The Swan at Lavenham is located in one of those villages where you catch yourself thinking; ‘Is this actually real?’
The chocolate-box gorgeousness of some Cotswold villages for example: Bampton (the real-life Downton Village) and nearby Burford can look exactly as if imagined by an American director making a film about quintessential England, or Clovelly in North Devon which ticks all the boxes of a beautiful fishing village.
Lavenham in Suffolk is much the same. After a perfectly fine if mundane journey along the A1141 or whatever road has taken you there, you suddenly find yourself in a village so packed with crooked cottages and half-timbered buildings that you feel as if you have been suddenly transported back to medieval England. (Or magical England – some of the Harry Potter films were shot here).
A short walk down the High Street – in which you expect to see horse-drawn carts and straw everywhere – turns into a succession of picture-taking and marvelling at ‘Why have I never been to this place before?’
Vauxhall in London is known for many things – the Oval cricket ground, a permanently traffic-snarled gyratory system, a disused gas works – but a pleasant afternoon drinking gin and tonics is not usually the first thing that springs to mind.
However last Tuesday I did just that, having just been exploring the brand new visitors’ centre at the Beefeater Distillery.
Beefeater – which lays claim to being the world’s biggest-selling premium gin (Gordon’s being just ‘standard’ gin, apparently – unsurprisingly Diageo disagrees) – has been made in Vauxhall since 1958 and has been a London-based spirit throughout its history.
You could never accuse Mark Warner of skimping on the apres-ski hospitality – or, for that matter, the pre-ski and the in-ski.
A three-day trip to French Alpine ski resort Tignes to check out its newly refurbished chalet hotel, the improbably-named Aiguille Percee, was notable for epic amounts of drinking, dancing, eating and yet more drinking.
In between drinking sessions there was some rather fabulous skiing, which also included a fair amount more drinking.
The scene was set from the beginning. Even before the tyres had started turning on the 2.5 hour coach transfer from Geneva airport to Tignes the first bottles of wine and beer were being opened. (The return trip was a rather more sedate affair, with several passengers having partied so hard over the long weekend that frequent stops to ‘take in the air’ had to be made on perilous hair-pin bends and people started to worry we were cutting it fine for the flight. To render hard-drinking members of the press and travel industry in such a state is tribute to the press team’s dedication to the cause).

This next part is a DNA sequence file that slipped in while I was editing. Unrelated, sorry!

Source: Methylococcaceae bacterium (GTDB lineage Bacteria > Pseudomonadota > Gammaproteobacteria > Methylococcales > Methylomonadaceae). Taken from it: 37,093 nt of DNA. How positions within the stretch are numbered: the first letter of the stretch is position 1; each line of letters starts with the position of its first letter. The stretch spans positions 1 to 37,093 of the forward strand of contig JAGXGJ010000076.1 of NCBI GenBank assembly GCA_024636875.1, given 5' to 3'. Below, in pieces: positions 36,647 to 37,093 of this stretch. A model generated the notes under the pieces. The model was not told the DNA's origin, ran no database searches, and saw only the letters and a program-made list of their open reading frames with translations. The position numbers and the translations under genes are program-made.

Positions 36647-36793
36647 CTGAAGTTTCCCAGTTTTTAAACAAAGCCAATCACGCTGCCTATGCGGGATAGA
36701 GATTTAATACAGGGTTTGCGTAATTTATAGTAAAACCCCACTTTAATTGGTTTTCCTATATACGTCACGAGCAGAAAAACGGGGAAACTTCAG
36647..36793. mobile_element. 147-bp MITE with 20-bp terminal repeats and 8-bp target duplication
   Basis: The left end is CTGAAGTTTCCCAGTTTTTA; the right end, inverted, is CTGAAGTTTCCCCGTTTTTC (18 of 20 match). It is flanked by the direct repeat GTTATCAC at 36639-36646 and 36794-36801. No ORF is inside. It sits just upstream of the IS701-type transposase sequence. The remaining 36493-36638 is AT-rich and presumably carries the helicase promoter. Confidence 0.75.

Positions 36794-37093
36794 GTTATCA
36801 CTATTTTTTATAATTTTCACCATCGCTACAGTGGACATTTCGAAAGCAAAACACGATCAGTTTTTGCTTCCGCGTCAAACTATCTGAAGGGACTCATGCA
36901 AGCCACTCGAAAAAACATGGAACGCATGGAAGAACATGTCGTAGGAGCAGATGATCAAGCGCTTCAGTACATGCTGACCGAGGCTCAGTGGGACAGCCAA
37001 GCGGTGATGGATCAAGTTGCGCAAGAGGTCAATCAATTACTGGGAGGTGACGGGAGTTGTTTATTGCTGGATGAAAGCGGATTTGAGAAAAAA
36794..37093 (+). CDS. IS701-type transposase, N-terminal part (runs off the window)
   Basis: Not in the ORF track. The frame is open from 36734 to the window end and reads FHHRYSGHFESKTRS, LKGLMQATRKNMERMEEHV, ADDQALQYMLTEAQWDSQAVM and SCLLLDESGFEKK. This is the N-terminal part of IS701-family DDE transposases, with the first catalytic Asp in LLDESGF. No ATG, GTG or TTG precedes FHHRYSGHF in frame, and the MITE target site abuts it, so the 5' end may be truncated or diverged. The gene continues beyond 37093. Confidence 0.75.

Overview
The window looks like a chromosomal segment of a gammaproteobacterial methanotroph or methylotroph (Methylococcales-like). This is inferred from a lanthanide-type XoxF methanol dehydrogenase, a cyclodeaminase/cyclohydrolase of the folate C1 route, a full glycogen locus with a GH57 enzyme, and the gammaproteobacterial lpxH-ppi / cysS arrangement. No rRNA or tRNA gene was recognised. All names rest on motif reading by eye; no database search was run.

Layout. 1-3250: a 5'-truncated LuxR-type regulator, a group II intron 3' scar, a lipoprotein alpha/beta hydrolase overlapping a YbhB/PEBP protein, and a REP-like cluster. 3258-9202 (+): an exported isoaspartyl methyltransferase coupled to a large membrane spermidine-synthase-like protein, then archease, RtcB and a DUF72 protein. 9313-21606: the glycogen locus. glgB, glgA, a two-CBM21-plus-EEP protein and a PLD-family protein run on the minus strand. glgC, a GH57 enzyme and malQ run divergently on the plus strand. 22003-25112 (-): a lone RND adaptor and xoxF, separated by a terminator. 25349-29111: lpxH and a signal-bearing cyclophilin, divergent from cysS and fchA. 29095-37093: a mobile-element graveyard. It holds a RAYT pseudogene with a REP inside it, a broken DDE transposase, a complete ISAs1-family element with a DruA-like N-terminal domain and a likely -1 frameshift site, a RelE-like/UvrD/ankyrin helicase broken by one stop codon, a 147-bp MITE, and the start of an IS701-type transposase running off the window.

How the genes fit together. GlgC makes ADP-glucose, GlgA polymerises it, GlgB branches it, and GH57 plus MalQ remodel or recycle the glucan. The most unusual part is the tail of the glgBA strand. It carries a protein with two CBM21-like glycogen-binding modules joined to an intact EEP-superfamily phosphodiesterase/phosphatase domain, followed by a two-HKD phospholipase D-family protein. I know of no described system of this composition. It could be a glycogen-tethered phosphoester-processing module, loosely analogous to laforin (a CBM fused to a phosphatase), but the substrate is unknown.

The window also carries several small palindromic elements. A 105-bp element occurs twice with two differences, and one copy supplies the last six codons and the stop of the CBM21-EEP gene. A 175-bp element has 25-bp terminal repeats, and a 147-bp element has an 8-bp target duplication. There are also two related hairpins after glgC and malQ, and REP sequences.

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Center Parcs is practically immune from criticism. With occupancy running at a staggering 97.2 per cent all year round, the private-equity owned leisure company is the envy of its peers.
In spite of the recent kerfuffle about high prices during school holidays, there is clearly no shortage of customers willing to fork out for the Center Parcs experience when just three nights in a two-bedroom lodge can cost £900 in August, even before food, drink and any of the extra activities are taken into account.
And that’s the cheapest price available – a four-bedroom luxury lodge for the same weekend in August will set you back £2,699 and rooms are already selling out. So clearly it is doing something – no, a lot of things right.
Which is why it opened up its newest parc, Woburn Forest, to journalists, suppliers and so on two weeks before it officially opens to the public on June 6th. Chief executive Martin Dalby was in his element as he hiked around the 365-acre site, talking to visitors and seeing his £250 million-parc finally come to life. Continue reading Center Parcs Woburn Forest: it’s reviewer-proof→
It was halfway through dinner at my first two-Michelin-starred restaurant experience at the Fischers Fritz in Berlin when I realised I was far more a ‘drinkie’ than a ‘foodie’ (assuming ‘drinkie is even a word.)
I was dining at the Fischers Fritz restaurant in the Regent Berlin, and had already been thoroughly over-excited at the arrival of my pre-dinner drink in the hotel bar. This was a Prince of Wales cocktail, a €23 Champagne cocktail which contained liberal servings of cognac and Grand Marnier, topped off with Angostura bitters and brown sugar and served rather incongruously in a silver goblet which grew almost freezing to the touch as the ice inside melted.
I was happily piling into that when I was invited into the dining room with the most wonderful phrase in the English language: ‘And you must really try our martini trolley.’